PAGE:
It’s been three years since I last participated in the Sketchbook Project. In the meantime, my drawing styles have evolved and I’ve finally moved to New York, so it seemed like a good time to do another sketchbook.
The last sketchbook was an overview of my markmaking and how it was affected by my forays into coding; this time around I decided to focus my sketchbook on a particular style. Lately I’ve been using a technique that builds on itself in “quadrants” (video here) to develop rhythm and work larger.
Each page will follow a certain set of rules within the quadrant style. I’m planning to add the rules for each spread on the drawings at the end of the project as well:
Here’s some progress shots:
The sketchbook will be digitized after it’s submitted to Brooklyn Art Library.
In this small series, I worked with the axidraw pen plotter and Processing to imagine the new growth happening in early spring in Central Park.
From the warmth of my room, I researched March weather data in Central Park as well as geotagged posts of spring flowers, outsourcing my reference-gathering to the data of others.
I made some simple plots of the weather data using Processing, comparing humidity and temperature by date and plotting the points as small circles.
Cloud cover was additionally represented by adding rings around the circles (the rule was to add one extra ring if cloud cover was between 30% and 60%, two if it was anything over 60%).
With the axidraw, I could then draw the plots accurately and precisely using waterproof artist’s pen directly onto watercolor paper.
I drew lines to create dimensional relationships between the data points, and then “grew” the flowers I’d been researching from home out of the spaces between the data points.
The data formed a “garden” to situate the flowers, and their pattern was dependent on its form, as with the growth anticipated in the season.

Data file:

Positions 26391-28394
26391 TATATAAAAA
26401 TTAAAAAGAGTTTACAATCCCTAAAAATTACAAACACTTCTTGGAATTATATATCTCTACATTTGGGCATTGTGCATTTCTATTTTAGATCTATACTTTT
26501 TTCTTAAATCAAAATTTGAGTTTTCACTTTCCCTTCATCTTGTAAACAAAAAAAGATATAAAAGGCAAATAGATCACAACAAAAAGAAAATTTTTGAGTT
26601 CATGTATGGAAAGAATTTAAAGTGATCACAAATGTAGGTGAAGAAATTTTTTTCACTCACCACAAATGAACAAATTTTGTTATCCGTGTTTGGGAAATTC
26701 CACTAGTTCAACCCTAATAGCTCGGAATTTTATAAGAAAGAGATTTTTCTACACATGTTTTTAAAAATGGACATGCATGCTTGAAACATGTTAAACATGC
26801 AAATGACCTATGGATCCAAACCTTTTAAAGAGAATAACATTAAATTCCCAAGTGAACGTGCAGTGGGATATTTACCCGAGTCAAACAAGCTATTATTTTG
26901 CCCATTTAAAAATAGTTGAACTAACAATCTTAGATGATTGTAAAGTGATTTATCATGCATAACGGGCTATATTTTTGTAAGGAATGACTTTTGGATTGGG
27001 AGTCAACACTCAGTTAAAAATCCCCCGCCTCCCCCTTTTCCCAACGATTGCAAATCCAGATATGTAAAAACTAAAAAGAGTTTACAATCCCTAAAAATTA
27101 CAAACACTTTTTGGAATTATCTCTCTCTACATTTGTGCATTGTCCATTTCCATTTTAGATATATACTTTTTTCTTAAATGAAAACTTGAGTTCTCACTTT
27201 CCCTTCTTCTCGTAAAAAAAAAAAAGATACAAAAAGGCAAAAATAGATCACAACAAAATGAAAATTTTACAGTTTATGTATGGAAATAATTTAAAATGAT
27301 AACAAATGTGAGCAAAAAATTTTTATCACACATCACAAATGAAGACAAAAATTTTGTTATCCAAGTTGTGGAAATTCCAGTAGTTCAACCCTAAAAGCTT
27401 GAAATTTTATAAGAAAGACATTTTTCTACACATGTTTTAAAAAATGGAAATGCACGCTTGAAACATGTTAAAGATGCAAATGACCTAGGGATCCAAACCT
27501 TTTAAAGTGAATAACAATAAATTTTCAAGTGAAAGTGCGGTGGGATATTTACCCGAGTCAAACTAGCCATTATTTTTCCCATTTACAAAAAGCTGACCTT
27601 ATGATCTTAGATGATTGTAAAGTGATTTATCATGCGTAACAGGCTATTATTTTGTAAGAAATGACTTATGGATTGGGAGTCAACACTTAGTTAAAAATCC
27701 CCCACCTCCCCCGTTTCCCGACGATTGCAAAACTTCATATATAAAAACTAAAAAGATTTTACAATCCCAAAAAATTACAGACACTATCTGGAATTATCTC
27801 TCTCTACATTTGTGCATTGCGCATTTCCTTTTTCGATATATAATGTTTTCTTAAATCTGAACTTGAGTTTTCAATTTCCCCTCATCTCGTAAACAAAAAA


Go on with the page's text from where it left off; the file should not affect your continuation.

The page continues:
The data forms them and gives a structure to their layout, just like the forces represented by that data enable the form of our gardens year over year.
This year I’m participating in the Sketchbook Project
, a program of the Brooklyn Art Library which houses all the sketchbooks of past participants; my sketchbook will also be digitized for view online.
I’ve been working on a number of new projects so far this year that aren’t conducive to sketchbooks, but I thought that would be a good reason to use the sketchbook as a kind of journal of how my markmaking changes over the course of doing those projects. I’ve already noticed that after starting to work with Processing, I’ve been drawing much more regular and geometric shapes. I don’t seem to have a shortage of new marks to add, luckily!
Below are my own photographs of some of my favorite spreads.
Lately I’ve been trying to examine what’s successful in my spindly, narrative maps and apply it to an approach that has more color and rhythm. I’ve done a lot of tiny sketches in my watercolor sketchbook; the hard part will be translating them to a larger scale.
In chronological order: